The construction and maintenance of installations and equipment for hydrogen transport or storage, as well as other facilities and equipment necessary for the use of such installations and equipment, have been recognised as a public purpose. This regulation will make it easier for players in the hydrogen sector to acquire the necessary administrative permits and reduce the possibility of revocation of these permits in disputes before administrative authorities or administrative courts.

Transporting hazardous substances through hydrogen pipelines will not lead to the classification of a facility as a high-risk or increased-risk facility, except in cases where transport occurs in a facility that has already been classified high or increased risk. This regulation ensures that the facility operator will not be subject to reinforced control obligations and extensive administrative duties.

Support mechanisms for research and development activities

According to the draft, support for strategic scientific research and development activities will be expanded to include hydrogen technologies. One of the key elements of the draft is financing through targeted grants of projects carried out within strategic research and development programmes and other tasks by the National Centre for Research and Development.

Organisational and financial support will be provided for industrial feasibility studies of hydrogen valleys.

Measurement of production and monitoring of renewable hydrogen transport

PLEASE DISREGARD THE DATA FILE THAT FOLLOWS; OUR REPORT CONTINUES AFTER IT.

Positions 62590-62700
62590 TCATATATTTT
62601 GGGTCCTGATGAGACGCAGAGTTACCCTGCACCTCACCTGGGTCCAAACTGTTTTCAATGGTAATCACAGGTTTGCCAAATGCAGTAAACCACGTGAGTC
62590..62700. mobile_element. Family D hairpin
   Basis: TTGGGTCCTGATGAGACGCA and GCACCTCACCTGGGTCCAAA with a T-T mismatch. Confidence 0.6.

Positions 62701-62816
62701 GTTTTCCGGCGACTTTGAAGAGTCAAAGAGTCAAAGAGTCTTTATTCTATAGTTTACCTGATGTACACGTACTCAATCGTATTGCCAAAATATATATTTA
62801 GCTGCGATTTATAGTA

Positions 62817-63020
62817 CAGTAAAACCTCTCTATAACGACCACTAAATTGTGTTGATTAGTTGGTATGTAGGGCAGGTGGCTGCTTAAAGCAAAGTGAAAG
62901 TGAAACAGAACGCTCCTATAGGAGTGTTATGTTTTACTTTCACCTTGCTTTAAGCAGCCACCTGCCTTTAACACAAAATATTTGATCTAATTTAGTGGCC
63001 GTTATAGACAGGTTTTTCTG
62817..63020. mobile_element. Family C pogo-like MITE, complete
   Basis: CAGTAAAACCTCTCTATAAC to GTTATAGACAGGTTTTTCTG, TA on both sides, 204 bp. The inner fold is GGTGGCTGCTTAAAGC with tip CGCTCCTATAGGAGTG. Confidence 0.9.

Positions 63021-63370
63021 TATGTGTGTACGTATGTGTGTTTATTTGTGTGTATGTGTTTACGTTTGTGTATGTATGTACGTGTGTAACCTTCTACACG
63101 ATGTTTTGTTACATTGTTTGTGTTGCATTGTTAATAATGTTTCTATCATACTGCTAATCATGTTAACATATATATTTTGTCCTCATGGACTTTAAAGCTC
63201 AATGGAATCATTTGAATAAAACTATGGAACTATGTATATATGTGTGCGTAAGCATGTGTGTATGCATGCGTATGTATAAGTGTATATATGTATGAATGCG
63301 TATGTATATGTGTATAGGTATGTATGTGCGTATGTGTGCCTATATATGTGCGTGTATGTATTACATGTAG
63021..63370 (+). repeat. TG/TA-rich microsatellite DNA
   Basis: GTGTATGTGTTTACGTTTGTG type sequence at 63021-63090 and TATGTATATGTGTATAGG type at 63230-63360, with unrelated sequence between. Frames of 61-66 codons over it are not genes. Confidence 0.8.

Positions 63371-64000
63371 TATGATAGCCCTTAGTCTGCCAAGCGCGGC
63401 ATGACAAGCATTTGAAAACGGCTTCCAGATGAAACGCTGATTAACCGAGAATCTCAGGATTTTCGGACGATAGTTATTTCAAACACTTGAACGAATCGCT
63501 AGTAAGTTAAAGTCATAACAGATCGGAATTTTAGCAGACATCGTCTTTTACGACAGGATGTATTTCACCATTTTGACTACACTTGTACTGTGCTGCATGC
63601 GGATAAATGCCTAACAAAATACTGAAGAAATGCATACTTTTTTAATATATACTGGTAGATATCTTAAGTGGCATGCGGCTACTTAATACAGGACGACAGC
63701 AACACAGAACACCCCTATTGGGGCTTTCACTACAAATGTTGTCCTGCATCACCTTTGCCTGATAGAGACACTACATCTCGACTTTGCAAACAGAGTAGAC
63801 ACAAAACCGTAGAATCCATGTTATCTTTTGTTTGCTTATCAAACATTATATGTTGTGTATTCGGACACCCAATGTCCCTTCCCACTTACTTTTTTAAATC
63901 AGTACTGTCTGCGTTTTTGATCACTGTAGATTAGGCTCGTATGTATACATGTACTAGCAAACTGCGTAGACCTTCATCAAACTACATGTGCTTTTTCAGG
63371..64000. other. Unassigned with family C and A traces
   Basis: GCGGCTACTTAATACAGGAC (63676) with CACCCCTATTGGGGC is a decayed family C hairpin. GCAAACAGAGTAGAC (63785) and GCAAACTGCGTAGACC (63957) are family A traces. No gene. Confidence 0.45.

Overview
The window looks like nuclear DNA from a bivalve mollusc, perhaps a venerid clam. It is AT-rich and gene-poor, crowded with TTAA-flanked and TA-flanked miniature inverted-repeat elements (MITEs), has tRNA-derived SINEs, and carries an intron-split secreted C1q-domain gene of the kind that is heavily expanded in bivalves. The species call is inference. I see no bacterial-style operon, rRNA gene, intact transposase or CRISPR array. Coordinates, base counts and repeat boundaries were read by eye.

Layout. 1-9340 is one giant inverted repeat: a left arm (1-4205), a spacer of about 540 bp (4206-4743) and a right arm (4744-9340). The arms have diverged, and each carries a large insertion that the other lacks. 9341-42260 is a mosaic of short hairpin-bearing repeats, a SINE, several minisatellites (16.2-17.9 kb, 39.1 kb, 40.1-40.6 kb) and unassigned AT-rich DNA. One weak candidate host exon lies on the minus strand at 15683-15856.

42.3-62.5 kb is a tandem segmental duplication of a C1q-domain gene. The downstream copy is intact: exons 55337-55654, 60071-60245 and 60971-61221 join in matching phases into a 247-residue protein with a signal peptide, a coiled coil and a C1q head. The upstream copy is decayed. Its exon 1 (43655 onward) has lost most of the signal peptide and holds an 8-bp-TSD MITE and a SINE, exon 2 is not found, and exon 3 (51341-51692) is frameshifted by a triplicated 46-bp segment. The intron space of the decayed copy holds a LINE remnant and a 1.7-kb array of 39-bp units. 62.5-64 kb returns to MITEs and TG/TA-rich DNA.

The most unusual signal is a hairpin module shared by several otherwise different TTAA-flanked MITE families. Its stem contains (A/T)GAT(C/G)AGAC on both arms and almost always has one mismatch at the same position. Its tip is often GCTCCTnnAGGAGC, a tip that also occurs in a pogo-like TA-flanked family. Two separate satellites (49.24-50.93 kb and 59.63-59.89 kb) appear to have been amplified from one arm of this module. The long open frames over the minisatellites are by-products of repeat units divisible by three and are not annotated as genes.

The draft introduces obligations for measuring the quantity of renewable hydrogen transported by means other than gas or hydrogen transport networks, as well as the registration of this quantity and its conversion into energy expressed in MWh.

To ensure the safety of trading, the minister overseeing climate affairs will produce an executive regulation defining the detailed legal framework for hydrogen measurement. This regulation will establish precise requirements for measurements and registration of the quantity of transported hydrogen, as well as the location of measurements and methods for converting the quantity of transported hydrogen into energy expressed in MWh.


The new regulations expand upon the hydrogen law draft published by the Polish government in 2022. The draft appears as a more mature version of the 2022 regulations, aligning with the recently adopted EU gas package.

The current draft, however, does not specify any support mechanisms for the production of green hydrogen. The Ministry of Climate and Environment is working on new solutions to support investments in green hydrogen, which will be based on a contract-for-difference mechanism. The draft is expected to provide a foundation for the further development of renewable hydrogen regulations, as green hydrogen will be a crucial component of the energy transition across the EU.

For more information on Poland’s hydrogen industry and regulations, contact your CMS partner or these CMS experts.